The U.S. Army Corps of Engineers, New England District, has just announced a plan to stabilize approximately 1,500 feet of shoreline that is eroding at the Pleasant Point Reservation near Perry, Maine.
The work is being implemented under the Section 14 Emergency Shoreline Protection program. The Pleasant Point Reservation is home to members of the federally recognized Passamaquoddy Tribe.
The purpose of the proposed emergency shoreline protection project is to prevent ongoing shoreline erosion in front of tribal housing, a church, and a senior center at the Pleasant Point Reservation in Washington County, Maine by constructing a 1,500-foot long revetment.
Tribal owned-facilities may be at risk from further erosion unless immediate action is taken to stabilize the shoreline, said USACE.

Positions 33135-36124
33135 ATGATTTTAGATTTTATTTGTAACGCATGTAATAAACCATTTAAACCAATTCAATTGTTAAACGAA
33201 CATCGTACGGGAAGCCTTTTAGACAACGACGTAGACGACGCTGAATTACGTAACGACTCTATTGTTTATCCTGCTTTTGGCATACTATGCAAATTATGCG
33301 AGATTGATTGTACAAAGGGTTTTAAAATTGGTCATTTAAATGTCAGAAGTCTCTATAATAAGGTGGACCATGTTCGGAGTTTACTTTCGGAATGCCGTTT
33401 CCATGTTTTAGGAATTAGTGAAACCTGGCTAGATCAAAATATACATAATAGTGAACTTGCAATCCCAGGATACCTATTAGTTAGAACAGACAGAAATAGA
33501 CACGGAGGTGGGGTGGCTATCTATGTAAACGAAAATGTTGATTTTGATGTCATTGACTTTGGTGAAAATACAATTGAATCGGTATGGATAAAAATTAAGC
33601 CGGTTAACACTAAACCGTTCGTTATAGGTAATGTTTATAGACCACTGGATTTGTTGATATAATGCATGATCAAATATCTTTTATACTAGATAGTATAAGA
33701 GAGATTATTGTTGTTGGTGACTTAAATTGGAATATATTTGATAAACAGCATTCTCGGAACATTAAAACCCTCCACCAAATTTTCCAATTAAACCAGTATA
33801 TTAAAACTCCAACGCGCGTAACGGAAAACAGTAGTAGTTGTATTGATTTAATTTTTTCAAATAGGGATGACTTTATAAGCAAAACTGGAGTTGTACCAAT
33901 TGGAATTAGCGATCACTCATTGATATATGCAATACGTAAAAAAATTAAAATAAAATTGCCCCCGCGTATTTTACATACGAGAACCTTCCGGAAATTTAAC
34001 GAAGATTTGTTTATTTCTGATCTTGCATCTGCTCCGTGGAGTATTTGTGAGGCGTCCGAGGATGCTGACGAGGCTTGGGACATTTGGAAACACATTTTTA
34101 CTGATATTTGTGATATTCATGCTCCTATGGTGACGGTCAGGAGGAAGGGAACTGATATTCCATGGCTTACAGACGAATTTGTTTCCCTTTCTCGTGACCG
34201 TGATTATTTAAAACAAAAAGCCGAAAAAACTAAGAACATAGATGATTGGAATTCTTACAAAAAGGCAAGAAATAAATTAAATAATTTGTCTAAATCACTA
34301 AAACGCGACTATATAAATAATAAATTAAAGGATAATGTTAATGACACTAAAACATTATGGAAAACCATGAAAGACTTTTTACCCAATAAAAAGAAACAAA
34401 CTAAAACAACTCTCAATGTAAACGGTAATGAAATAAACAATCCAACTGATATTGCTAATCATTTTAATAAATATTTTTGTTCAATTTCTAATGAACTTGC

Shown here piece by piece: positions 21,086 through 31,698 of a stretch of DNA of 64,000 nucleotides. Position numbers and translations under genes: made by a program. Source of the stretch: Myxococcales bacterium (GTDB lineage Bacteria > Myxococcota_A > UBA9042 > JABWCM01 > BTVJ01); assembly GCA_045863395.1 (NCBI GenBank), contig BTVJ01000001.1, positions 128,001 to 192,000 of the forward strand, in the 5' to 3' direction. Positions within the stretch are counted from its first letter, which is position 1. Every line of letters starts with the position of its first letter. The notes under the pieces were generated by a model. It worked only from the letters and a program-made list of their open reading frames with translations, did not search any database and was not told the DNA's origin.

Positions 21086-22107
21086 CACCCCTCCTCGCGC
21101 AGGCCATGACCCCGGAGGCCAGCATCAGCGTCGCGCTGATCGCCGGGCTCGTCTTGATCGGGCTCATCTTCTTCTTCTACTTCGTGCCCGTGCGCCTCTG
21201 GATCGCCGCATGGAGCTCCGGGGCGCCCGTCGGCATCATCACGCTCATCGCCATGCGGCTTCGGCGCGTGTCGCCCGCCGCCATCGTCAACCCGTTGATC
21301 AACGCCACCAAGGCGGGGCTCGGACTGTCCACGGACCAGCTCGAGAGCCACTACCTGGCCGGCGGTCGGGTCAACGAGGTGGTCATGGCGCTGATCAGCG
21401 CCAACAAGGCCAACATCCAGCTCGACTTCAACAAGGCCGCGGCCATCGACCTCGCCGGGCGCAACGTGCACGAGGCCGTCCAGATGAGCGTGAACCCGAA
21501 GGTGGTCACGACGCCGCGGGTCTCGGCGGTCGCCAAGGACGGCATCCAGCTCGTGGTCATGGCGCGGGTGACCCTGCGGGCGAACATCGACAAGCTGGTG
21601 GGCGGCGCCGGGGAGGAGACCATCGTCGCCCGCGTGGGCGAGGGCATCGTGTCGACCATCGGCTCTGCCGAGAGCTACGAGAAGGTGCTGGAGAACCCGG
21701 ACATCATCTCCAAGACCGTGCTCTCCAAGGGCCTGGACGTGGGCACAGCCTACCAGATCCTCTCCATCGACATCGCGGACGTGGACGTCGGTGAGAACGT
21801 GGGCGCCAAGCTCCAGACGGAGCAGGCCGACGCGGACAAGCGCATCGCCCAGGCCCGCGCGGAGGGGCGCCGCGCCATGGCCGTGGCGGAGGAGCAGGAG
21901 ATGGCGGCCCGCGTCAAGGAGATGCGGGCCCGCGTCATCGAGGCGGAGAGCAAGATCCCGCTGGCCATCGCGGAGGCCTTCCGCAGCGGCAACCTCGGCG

The 1,500-foot long and 36-foot wide stone revetment design consists of a geotextile fabric overlain by a 6- inch layer of gravel stone, a 12-inch thick double layer of underlayer stone, and a 27-inch thick double layer of 1.0 ton armor stone on a IV: 2H slope.
Construction is expected to take four to six months and will be completed during the low portion of the tidal cycle. The proposed revetment will tie into the southern section of a newly constructed 300-foot revetment in front of the tribal owned Waste Water Treatment Plant.